Aurealis #47

Rated 4.00/5 based on 2 reviews
Aurealis, the Australian magazine of fantasy, science fiction and horror, has been publishing continuously since 1990. Aurealis #47 features an exhilarating voyage into ancient Greek mythology by Jenny Blackford, some unnerving Australian outback horror by Jason Nahrung, and a thought-provoking article from Crisetta MacLeod on why one book is never enough in fantasy, plus news, reviews and more.
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About Dirk Strasser (Editor)

Dirk Strasser has written over 30 books for major publishers in Australia and has been editing magazines and anthologies since 1990. He won a Ditmar for Best Professional Achievement and has been short-listed for the Aurealis and Ditmar Awards a number of times. His fantasy novels – including Zenith and Equinox – were originally published by Pan Macmillan in Australia and Heyne Verlag in Germany. His children’s horror/fantasy novel, Graffiti, was published by Scholastic. His short fiction has been translated into a number of languages, and his most recent publications are “The Jesus Particle” in Cosmos magazine, “Stories of the Sand” in Realms of Fantasy and “The Vigilant” in Fantasy magazine. He founded the Aurealis Awards and has co-published Aurealis magazine for over 20 years.

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Reviews of Aurealis #47 by Dirk Strasser (Editor)

seandblogonaut reviewed on March 10, 2012

Excellent duo of stories good coverage of the Australian Science fiction scene.
(reviewed 22 days after purchase)
Mark Webb reviewed on March 9, 2012

This review was first published on my website.

Issue #47 is the latest in the new, electronic incarnation of the Aurealis magazine. This month is the first instalment since the "reboot" that has a price tag attached to it, but at $2.99 I don't think anyone will be complaining.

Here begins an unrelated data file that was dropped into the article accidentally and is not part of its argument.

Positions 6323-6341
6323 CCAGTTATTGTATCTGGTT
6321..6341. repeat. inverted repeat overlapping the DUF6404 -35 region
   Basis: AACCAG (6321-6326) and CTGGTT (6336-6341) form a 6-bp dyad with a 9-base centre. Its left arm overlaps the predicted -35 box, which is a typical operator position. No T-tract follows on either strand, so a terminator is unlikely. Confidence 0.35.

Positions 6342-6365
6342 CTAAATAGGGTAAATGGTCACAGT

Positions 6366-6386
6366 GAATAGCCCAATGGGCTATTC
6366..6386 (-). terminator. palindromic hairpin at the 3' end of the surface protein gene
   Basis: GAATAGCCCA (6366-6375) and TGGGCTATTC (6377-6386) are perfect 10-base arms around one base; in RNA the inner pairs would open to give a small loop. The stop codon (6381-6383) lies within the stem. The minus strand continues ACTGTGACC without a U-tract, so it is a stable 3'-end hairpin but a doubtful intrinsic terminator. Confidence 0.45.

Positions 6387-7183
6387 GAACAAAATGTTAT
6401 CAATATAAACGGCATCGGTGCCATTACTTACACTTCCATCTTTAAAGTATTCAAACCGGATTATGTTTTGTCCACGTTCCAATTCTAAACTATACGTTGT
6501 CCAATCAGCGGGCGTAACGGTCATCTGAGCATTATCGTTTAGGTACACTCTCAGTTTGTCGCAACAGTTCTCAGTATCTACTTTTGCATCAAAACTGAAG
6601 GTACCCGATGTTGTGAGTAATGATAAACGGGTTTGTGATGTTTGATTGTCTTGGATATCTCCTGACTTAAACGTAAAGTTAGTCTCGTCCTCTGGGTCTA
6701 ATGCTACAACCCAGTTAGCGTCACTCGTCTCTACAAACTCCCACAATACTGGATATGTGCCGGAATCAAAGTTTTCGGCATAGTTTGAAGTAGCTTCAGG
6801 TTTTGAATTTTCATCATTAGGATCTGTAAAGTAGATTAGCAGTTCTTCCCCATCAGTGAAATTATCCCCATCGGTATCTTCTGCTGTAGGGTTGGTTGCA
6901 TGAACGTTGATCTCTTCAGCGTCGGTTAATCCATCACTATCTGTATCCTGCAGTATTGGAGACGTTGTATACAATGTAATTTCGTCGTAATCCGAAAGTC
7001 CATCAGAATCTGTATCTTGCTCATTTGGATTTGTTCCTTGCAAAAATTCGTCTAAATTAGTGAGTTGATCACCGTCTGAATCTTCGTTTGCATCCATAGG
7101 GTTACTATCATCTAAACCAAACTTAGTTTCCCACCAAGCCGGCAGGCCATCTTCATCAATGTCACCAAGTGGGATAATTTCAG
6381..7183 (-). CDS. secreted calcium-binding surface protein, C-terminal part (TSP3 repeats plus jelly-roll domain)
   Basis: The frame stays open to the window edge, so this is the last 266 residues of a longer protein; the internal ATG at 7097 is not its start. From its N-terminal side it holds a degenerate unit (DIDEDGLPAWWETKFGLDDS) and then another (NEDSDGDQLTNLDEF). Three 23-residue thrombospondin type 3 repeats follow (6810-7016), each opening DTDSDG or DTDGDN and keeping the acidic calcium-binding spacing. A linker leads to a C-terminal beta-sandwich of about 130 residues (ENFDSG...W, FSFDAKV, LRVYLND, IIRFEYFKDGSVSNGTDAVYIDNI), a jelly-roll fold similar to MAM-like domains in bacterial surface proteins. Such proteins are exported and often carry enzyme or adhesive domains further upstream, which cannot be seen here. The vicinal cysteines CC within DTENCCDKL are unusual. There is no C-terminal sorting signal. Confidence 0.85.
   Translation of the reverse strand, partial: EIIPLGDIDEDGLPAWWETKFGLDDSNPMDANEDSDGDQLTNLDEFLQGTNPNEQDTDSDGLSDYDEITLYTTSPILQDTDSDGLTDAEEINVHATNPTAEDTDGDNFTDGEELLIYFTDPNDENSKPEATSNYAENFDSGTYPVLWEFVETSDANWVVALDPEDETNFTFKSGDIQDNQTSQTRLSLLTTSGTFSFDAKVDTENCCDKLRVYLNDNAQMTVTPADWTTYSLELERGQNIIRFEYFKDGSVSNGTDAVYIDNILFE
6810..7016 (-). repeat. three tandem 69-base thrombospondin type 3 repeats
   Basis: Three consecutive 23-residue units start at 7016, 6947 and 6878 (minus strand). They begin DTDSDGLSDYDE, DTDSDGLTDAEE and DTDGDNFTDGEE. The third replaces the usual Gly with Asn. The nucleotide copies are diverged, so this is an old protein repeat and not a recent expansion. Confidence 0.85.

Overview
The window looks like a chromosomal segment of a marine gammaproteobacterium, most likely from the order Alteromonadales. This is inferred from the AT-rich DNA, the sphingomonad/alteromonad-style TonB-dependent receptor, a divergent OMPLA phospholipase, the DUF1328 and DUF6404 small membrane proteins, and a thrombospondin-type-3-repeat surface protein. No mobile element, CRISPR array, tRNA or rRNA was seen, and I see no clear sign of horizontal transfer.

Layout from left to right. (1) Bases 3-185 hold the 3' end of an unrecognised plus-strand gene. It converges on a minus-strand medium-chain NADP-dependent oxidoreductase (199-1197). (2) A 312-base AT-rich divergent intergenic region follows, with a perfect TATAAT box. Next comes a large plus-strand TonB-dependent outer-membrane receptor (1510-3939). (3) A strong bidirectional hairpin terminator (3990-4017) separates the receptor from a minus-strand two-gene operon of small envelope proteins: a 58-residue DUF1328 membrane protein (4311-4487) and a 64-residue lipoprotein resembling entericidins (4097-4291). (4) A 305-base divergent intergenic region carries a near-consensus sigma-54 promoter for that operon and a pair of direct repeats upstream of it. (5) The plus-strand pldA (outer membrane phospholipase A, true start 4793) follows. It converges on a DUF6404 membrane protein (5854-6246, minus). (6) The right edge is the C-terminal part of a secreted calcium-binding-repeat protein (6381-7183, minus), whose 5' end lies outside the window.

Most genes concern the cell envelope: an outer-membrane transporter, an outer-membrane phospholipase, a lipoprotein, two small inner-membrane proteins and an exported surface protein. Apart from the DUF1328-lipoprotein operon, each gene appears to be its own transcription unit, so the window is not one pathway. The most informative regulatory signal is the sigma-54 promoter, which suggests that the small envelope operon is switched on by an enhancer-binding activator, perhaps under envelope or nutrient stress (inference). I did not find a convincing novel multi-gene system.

There were two stories in this edition. The Sacrifice by Jenny Blackford harkens back to a retelling of ancient Greek myth, focusing on the escape of Jason (of Jason and the Argonauts fame) from Kolkhis. The story is mostly told from the point of view of Medea, the virginal princess that helps Jason escape from her father. The introduction tells the main part of the story - the willingness of Medea to (somewhat brutally) sacrifice her young brother to help Jason escape. The story was well written and an enjoyable read. I would have hated to live in ancient Greece - the gods just couldn't leave people alone! Having said that, in this instance the gods merely fanned the flames of infatuation - it took a human being to think of a truly horrific course of action to escape a seemingly impossible situation, and use love to justify it all.

The second story was Breaking the Wire by Jason Nahrung. I quite enjoy Mr Nahrung's tales of outback horror - his Smoking, Waiting for the Dawn was one of my favourite tales told in the now sadly defunct Terra Incognita Speculative Fiction podcast. Breaking the Wire didn't disappoint, a tale that takes that age old practice of farmers maintaining their fence lines and adds a werewolf twist to it all. I loved the characters and the atmosphere was fantastically built. As has been my previous experience, I was left wishing there was something by Mr Nahrung set in the same kind of world but in a longer format. But speaking of Mr Nahrung and longer form work, I see that he has a book coming out soon from Twelfth Planet Press. Look forward to that as well.

As well as Carissa's Weblog providing a round up of some of the more interesting articles around on the web in the area of Australian speculative fiction, this month's edition also contained an editorial pondering the question of whether speculative fiction readers really are more tech savvy than the rest of the reading population. There was also a very interesting piece on the use of the multi-book series by speculative fiction writers by Crisetta MacLeod.

I'm enjoying the stories in Aurealis. I also receive the monthly email update, in which I won a book last month, so I certainly can't complain about that. Next edition will include The Descent of Traag by Matt Bissett-Johnson and Thirty Minutes for New Hell by Rick Kennett.
(reviewed 22 days after purchase)
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